TALLAHASSEE, Fla. -- Dealing a defeat to Gov. Jeb Bush, the Florida Supreme Court on Thursday struck down a law rushed through the legislature last fall to keep a severely brain-damaged woman hooked to a feeding tube.
The seven-member court unanimously said Bush and lawmakers improperly tried to pull an end run around the court system in the case of Terri Schiavo, who has been at the center of a long and bitter right-to-die dispute. The legislature passed "Terri's Law" and Bush quickly invoked it to order the woman's feeding tube reinserted, six days after it had been withdrawn.
George Felos, Michael Schiavo's attorney, said no attempt to remove the tube would be made until the ruling becomes final. That could be weeks if Bush's attorneys asks the court for a rehearing.
Felos said Michael Schiavo was happy with the ruling and is determined to carry out his wife's wishes.
"Mr. Schiavo made a promise to his wife like many of us do," Felos said. "He promised he would not keep her alive artificially and he's going to keep his promise."
Thursday's ruling gives the governor 10 days to ask for a rehearing, and an attorney for Bush said he may appeal to the U.S. Supreme Court. Either action could stop, at least temporarily, any attempt to remove the tube.
Bush disagreed with the outcome.
"I'm disappointed for the moral reasons of the taking of innocent life without having -- I don't think -- a full hearing on the facts of what her intent was," the governor said. He noted that it can take the courts 20 or 25 years to review death sentences.
The woman's brother, Robert Schindler Jr., said the family found the court's ruling "disappointing and troubling." But he added: "We're motivated by our love for Terri, and we're going to try to stay strong and find some way to save my sister."
Terri Schiavo suffered brain damage 14 years ago when her heart temporarily stopped beating because of an eating disorder. Now 40, she lives in a Clearwater nursing home, breathing on her own but relying on the feeding tube for water and nutrients. Courts have concluded she is in a "persistent vegetative state," with almost no chance of recovery.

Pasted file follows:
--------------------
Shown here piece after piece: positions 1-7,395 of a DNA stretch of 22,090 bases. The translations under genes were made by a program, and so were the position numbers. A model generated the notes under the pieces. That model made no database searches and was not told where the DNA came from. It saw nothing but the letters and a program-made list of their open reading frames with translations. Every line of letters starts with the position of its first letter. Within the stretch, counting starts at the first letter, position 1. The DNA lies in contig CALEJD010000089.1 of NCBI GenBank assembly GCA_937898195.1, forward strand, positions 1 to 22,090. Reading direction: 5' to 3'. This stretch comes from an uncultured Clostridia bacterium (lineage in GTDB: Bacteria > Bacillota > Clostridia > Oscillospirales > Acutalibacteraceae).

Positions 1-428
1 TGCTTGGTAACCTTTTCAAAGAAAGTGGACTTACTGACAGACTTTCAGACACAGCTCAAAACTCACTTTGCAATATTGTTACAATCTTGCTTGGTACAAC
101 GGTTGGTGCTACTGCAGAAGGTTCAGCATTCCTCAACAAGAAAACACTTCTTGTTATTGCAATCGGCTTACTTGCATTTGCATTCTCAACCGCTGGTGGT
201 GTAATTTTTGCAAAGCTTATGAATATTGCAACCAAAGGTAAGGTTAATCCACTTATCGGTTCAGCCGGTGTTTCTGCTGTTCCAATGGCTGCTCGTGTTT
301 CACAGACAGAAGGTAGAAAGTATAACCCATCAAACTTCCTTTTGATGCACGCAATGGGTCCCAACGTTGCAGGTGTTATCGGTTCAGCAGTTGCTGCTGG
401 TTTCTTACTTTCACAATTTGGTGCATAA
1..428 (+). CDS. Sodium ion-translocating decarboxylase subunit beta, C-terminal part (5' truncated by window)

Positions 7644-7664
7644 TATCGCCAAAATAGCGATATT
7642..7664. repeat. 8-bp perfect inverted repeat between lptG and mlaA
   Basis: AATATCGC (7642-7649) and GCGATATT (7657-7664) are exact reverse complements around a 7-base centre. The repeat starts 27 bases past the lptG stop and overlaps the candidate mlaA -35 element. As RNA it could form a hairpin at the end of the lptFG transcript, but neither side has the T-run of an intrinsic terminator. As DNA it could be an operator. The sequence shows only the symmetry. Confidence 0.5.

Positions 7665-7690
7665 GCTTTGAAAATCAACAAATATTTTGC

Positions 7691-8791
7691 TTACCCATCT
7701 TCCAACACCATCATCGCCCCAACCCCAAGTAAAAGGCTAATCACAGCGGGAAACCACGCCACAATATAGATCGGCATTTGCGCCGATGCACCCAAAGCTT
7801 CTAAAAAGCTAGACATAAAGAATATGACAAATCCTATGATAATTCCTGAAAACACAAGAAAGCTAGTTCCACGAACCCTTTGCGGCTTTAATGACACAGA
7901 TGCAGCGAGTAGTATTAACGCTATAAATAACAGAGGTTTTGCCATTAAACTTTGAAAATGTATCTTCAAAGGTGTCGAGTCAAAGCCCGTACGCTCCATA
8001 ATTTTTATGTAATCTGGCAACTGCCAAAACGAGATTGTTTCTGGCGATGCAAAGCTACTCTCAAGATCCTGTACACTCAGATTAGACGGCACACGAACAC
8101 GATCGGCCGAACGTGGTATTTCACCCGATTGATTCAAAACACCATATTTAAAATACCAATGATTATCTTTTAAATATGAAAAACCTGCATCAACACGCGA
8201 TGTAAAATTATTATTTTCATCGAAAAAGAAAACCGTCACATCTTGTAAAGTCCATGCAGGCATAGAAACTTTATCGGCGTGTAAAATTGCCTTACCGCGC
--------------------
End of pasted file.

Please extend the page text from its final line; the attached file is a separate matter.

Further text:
She left no written instructions about what she want in such circumstances, but in Florida a person's wishes must be honored even if they are expressed orally.
Michael Schiavo has argued that his wife had made it clear that she would not have wanted to be kept alive artificially. But his in-laws, Bob and Mary Schindler, dispute that, and contend she could someday regain some of her faculties with therapy.
Courts have generally sided with Michael Schiavo, who had the tube pulled twice -- last year, and in 2001 for two days -- before the Schindlers had it reinserted.
It was the Schindlers who got the Legislature and the governor to push through a law narrowly drawn to empower the governor to order Schiavo's tube to be reinserted.
Michael Schiavo's attorneys argued that the law not only encroached on the court's authority but violated Terri Schiavo's privacy rights and freedom to determine her own fate. The high court did not address the privacy issue.
Instead, it found that the law violated the fundamental doctrine of separation of powers.
"It is without question an invasion of the authority of the judicial branch for the Legislature to pass a law that allows the executive branch to interfere with the final judicial determination in a case," Chief Justice Barbara Pariente wrote.
The court also faulted the law for delegating legislative power to the governor. "This absolute unfettered discretion ... makes the governor's decision virtually unreviewable," Pariente wrote.
House Speaker Johnnie Byrd, the Republican who pushed for the law last fall, called the decision "tragic but not unexpected."
An attorney for the Schindlers, Pat Anderson, said the couple will continue to press to have Michael Schiavo removed as his wife's guardian.
The case is being watched closely around the country.
A California attorney who represented 55 bioethicists supporting Michael Schiavo called the ruling "a stinging rebuke" to Bush. "The court is saying Terri's Law isn't about Terri -- it's about Gov. Bush," Jon Eisenberg of Oakland said. "And that's not how things work in America."
On the other side of the issue, the head of a disabled rights group called Not Dead Yet said the decision elevated the rights of the courts above the well-being of Terri Schiavo and thousands of other people with disabilities.
"If this can happen, it means really that people with cognitive disabilities are in terrible danger in our health care system," Diane Coleman said from Forest Park, Ill.